This said, the chapters vary. Some are very good and some leave very little behind after I've read them. The chapters that are the best are those where the author seems to assume less knowledge on the part of the reader. The chapter on the Capital Assent Pricing model was surprisingly readable and clear. Oddly, the chapter on portfolio construction is not very good.

All of this is too bad, since the author clearly poured a great deal of time and effort into this book. No other finance book I've seen covers such a wide range of material. Perhaps the author felt that adding more introductory material would have made the book impossibly long. In depth coverage of many of the topics covered in this book (time series analysis, portfolio construction, univariate and multivariate statistics...) would take a book shelf of books.

Although this books has its problems, I have found that it can also be an important reference to have on my bookshelf. I recently found the chapters on linear regression and linear regression theory very useful.

After the first class in which I used this book, I was not very happy with it.
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10 of 11 people found the following review helpful
Format:Hardcover|Verified Purchase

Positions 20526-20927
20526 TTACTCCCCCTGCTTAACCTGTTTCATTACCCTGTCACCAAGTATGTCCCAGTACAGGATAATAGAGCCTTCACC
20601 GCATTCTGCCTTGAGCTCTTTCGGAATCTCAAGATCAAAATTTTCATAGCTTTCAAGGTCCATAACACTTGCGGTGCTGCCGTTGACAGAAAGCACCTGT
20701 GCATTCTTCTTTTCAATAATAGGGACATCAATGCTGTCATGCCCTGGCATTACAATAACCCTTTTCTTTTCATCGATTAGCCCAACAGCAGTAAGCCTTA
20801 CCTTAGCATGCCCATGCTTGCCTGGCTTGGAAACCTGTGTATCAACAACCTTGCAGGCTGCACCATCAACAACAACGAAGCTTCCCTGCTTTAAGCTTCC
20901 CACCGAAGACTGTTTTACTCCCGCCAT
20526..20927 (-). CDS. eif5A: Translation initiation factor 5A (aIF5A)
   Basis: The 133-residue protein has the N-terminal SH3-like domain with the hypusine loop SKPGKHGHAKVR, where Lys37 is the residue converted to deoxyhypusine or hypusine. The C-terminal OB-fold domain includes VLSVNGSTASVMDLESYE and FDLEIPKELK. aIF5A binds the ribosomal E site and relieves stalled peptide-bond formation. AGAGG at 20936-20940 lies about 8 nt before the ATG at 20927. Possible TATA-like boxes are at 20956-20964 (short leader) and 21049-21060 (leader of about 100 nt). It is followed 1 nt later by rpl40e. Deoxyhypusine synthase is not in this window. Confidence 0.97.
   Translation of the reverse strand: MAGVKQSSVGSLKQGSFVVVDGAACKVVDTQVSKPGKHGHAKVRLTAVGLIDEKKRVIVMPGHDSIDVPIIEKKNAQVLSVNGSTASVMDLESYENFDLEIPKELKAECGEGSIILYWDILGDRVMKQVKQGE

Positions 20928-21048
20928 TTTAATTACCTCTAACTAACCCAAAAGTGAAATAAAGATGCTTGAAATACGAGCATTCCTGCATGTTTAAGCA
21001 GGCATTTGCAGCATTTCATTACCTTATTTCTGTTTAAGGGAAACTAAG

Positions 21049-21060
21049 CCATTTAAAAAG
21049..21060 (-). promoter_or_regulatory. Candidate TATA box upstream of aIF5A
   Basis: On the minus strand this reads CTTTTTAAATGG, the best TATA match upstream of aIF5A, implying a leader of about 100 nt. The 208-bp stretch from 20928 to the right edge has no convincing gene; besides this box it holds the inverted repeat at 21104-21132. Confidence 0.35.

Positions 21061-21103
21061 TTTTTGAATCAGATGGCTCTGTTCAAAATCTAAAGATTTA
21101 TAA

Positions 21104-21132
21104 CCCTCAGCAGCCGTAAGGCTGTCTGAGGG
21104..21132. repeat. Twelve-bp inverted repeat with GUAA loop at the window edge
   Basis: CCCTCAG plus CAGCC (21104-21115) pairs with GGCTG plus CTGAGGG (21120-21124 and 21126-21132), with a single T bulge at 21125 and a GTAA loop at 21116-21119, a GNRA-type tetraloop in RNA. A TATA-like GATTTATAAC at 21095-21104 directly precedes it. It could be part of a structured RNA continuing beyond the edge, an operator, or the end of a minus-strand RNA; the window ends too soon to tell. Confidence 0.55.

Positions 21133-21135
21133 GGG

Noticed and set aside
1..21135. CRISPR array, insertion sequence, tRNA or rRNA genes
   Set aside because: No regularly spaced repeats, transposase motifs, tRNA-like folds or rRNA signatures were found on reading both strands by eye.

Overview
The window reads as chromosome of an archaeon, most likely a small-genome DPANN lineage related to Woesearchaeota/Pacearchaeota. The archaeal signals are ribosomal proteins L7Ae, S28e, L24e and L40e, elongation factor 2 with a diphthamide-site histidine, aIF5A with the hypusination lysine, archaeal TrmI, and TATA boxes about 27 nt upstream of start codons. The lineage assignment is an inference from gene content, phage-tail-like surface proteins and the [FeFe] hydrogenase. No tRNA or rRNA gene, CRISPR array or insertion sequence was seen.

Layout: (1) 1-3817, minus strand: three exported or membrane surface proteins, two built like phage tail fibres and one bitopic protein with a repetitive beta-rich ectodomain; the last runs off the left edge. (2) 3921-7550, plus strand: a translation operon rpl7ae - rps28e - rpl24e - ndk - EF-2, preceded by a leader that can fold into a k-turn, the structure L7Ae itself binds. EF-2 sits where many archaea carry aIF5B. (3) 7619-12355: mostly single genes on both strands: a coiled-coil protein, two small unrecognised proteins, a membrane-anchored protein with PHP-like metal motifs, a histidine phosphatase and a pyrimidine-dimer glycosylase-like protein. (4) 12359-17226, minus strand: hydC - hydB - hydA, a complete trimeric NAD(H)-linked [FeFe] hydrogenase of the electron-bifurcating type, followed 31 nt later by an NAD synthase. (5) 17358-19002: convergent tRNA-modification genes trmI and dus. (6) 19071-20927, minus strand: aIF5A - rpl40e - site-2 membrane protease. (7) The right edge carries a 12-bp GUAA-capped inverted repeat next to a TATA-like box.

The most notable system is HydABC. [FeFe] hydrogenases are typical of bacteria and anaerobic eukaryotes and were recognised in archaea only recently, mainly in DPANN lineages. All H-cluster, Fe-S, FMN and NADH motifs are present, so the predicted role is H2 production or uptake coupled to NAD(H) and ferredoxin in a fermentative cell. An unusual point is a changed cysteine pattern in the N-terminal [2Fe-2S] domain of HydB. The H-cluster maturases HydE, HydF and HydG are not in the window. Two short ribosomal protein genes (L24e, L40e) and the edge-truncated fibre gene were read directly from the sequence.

Let me start with the good. The book is well written and informationally dense, which I like. He also writes with a terse, matter of fact style that is effective in communicating complex subject matter.

Working through the book however, I would have to say that I am/was incredibly disappointed that there was not a solutions manual or answer key provided to help those of us who are not advanced R users or course instructors. I am sure I am not the only person who learns best by attempting to solve the problem, then reviewing the correct answer, and then working backwards to find my errors and see where my logic was flawed or could be improved. To me this helps develop problem solving intuition.

Most textbooks provide solution sets to at least some of the problems. This is my biggest issue with the book and the only reason I can't rate it any higher. If anyone knows of a forum where people work on the problems together I would appreciate the recommendation!
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20 of 24 people found the following review helpful
1.0 out of 5 stars Kindle formulas are unreadable July 13, 2013
Format:Hardcover|Verified Purchase